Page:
Saturday, June 1, 2013

Pond Management!

I caught a huge fish yesterday so I thought this would be a fun topic to write about!

Many landowners enjoy fishing, swimming, providing wildlife habitat, and relaxing beside recreational ponds on their property. Many more are considering building a pond. Here are some important aspects every future pondowner should consider.

Pond Site – Site selection is extremely important when it comes to building a pond. I suggest contacting your local Natural Resources Conservation Service (NRCS) office and they can assist in site selection, soil suitability, engineering survey, and design. They can estimate the cost of the earthwork, make quality control checks during construction, and provide information on other aspects of planning, design, and pond construction. Before you design your pond, consider the shape of the land, water supply, and soil type. If possible, consider more than one location, and study each one to select the most practical, attractive, and economical site.
Fertilization - Pretty complicated topic, so you might seek professional help here. The water should have a right color and hue which is an indication of phytoplankton bloom (start of the food chain). An unfertilized pond might yield 100 pounds of fish per surface acre whereas a fertilized pond might yield 300 - 400 pounds per surface acre. A pond can be fertilized using an inorganic granular fertilizer such as 20-20-5. A good rule of thumb... if you can see a shiny object 18 inches under the water, it might need fertilizing!
Pond Soil – Suitable soil is one of the primary factors in selecting a pond site. The soil should contain a layer of material that water will not seep through. Clays and silty clays are excellent soils for holding water. Sandy clays can work, but avoid soils that are well drained. To determine suitability, take soil samples at frequent intervals and have them analyzed. Again, the NRCS office can assist with this evaluation. Not evaluating soil strata properly could result in a pond that will not hold water, and that will make proper pond management very difficult. After all, you need water to have a pond!
Topography – Consider topography first when it comes to pond construction because it directly affects building costs and pond management. Put the pond where enough water can be impounded with the least amount of earth fill. A good site is usually one where you can build a dam across a narrow section of a valley and where the slope of the valley floor lets you flood a large area.  In simple terms you want a V-shaped drain (or hollow) instead of a U-shaped drain. Such sites are ideal and minimize areas of shallow water. Avoid large areas of shallow water because they become too shallow to use in late summer and fall dry periods, and they encourage undesirable aquatic plants (weeds).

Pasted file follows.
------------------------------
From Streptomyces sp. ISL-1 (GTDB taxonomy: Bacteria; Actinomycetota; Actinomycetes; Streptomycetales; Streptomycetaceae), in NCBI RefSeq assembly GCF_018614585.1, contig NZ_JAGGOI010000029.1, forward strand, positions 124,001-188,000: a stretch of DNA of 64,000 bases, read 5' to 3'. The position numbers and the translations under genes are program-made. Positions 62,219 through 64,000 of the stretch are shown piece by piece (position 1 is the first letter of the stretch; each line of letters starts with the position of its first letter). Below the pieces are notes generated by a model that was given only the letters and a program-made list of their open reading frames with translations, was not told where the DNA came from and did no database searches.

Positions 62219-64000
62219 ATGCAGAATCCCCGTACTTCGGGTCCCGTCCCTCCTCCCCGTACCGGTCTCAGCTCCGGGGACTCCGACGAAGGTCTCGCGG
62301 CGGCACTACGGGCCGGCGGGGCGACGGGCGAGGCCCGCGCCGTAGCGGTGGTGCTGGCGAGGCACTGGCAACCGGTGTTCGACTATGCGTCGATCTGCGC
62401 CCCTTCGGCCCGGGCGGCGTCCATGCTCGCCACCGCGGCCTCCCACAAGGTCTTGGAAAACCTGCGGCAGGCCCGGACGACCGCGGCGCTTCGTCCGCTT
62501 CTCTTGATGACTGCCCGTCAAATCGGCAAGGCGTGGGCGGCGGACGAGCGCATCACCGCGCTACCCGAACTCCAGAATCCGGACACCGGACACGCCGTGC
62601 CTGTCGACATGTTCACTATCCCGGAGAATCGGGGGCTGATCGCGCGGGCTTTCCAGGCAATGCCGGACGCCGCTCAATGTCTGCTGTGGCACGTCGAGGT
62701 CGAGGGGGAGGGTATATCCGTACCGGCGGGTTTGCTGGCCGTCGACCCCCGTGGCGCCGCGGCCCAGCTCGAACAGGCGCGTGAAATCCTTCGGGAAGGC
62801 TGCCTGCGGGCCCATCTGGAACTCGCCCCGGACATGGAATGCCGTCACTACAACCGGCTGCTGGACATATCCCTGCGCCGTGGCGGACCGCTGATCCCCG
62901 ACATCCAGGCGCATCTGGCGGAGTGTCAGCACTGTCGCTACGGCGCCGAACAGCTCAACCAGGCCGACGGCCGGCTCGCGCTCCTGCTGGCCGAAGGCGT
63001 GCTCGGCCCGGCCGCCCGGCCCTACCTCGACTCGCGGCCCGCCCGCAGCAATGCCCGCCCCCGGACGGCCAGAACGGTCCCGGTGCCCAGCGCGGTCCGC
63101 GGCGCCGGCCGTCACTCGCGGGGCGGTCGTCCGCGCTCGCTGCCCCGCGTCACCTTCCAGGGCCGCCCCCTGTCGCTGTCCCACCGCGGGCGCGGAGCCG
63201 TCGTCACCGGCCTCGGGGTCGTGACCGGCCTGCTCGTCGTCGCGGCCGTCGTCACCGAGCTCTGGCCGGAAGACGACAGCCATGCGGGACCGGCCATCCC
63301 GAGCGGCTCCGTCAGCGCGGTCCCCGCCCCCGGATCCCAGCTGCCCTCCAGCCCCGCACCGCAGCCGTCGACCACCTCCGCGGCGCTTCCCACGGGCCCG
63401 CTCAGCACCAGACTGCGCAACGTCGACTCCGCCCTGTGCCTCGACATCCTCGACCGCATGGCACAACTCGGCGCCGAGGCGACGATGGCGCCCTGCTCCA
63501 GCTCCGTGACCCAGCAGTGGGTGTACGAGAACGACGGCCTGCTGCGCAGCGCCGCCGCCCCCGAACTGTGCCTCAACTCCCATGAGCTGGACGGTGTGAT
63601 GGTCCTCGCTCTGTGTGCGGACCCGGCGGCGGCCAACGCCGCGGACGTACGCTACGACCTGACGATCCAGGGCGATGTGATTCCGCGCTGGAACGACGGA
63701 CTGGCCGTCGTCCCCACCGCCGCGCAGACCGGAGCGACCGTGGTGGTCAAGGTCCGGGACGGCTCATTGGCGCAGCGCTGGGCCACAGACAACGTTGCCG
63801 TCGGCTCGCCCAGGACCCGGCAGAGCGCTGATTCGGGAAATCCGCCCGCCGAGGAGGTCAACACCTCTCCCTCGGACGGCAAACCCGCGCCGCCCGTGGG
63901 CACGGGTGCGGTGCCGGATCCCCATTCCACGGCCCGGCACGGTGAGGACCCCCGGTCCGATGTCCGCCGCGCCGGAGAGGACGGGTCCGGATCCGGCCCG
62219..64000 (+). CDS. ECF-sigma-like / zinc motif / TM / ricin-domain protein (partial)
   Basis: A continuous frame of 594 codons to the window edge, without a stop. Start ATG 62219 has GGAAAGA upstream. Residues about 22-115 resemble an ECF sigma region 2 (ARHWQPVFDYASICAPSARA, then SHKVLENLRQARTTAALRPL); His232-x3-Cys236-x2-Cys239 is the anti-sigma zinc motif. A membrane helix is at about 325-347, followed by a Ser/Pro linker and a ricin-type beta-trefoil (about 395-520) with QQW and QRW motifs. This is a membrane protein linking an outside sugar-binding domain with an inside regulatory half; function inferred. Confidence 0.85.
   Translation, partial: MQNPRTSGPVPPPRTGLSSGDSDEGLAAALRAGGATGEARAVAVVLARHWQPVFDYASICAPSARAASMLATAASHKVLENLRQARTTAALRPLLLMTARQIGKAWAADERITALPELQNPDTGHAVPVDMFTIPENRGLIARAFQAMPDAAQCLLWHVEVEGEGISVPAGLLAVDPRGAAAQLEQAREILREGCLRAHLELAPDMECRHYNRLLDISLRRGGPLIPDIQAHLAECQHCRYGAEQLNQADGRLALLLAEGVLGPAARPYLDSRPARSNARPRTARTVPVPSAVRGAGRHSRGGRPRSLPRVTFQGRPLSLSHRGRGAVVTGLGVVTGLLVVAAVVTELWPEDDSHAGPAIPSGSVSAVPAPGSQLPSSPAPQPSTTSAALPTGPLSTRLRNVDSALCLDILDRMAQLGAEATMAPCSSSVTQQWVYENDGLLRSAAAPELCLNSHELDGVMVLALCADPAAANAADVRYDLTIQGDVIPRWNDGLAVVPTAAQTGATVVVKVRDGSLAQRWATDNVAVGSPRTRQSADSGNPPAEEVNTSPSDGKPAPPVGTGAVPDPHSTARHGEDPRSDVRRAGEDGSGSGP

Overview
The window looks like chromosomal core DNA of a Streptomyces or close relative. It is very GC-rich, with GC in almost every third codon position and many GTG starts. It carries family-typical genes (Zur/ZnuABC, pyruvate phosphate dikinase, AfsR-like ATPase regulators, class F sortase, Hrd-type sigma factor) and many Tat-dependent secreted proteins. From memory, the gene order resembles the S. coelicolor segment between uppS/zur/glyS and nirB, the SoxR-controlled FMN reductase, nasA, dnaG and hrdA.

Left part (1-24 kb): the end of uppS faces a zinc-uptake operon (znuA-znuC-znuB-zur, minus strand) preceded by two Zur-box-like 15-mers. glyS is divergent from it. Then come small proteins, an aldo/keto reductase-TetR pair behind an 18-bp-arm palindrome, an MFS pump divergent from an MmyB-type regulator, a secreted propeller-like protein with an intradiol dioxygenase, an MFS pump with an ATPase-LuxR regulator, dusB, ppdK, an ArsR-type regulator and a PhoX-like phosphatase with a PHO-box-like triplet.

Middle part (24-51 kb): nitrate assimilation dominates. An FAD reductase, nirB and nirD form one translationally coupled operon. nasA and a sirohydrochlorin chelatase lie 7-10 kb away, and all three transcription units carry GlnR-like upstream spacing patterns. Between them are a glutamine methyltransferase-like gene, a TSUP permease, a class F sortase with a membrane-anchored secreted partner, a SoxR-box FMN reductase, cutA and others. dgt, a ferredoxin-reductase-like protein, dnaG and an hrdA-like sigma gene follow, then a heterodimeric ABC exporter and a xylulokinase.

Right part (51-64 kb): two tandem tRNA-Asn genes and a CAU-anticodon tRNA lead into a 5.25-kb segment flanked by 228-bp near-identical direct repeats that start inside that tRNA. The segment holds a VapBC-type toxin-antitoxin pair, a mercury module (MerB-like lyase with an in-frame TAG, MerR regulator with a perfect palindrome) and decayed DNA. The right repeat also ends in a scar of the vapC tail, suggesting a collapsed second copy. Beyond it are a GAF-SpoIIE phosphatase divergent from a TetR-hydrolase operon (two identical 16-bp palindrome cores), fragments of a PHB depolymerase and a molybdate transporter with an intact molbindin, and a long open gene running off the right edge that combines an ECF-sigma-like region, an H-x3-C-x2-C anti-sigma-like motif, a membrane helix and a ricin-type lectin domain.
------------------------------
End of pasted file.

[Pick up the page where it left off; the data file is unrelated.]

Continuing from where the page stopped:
When you do everything right, you get these kinds of results!!

Pond Water Supply – Water should be adequate, but not excessive, and may be provided by springs, wells, or surface runoff. For ponds where surface runoff is the main source of water, the contributing drainage area should be large enough to maintain a suitable water level during dry periods. This is critical. Keep in mind that deeper ponds do not necessarily produce more fish than shallow ponds. In fact, shallow ponds tend to be more productive, but ponds that are too shallow suffer the risk of drying under summer drought. The average pond depth should be about 4 feet. This lets fish forage on the bottom, even in summer, when low oxygen concentrations are common in deeper water, while maintaining enough depth to sustain the fish during drought.

Pond Management: Calculate Pond Size

The size of your pond is important when it comes to pond management. The size of your pond is the major factor that will determine what fish species to stock, the degree of management needed to maintain these fish, and how many fish you can remove each year. In short, it is important that you properly calculate pond size before you do anything!   Many pond owners of small ponds want bass, but small ponds are not suited for bass populations. This is primarily because bass harvest management in small ponds is especially difficult and unrewarding, as nearly all bass caught must be released to prevent overpopulation by forage fish. In small ponds, it is usually better to stock only catfish since they provide more fishing recreation, food for the table, and can be fed commercially prepared feed. Ponds larger than 1 surface acre are more suitable for multiple fish species. If these larger ponds  are managed and harvested properly, then you can expect many years of satisfactory fishing for all sport species, including largemouth bass. The choice is yours, but only if the size of your pond is adequate.

Pond Management Through Pond Habitat Structure

Creating better ponds and lakes for fishing and recreation takes active pond management. You can only expect to get out of a pond what you are willing to put into it. When it comes to creating better fish structure within a pond, various devices can be used in ponds to concentrate fish and improve fishing. The best results are obtained in ponds that are absent of natural cover such as stumps, tree tops, and aquatic vegetation. Fish structure should be located within casting distance of the shoreline, and you can even use floats to mark the location of your submerged fish structure.


For Information on Buying or Selling Land contact G. Kent Morris, ALC, RF at      (706) 457-0090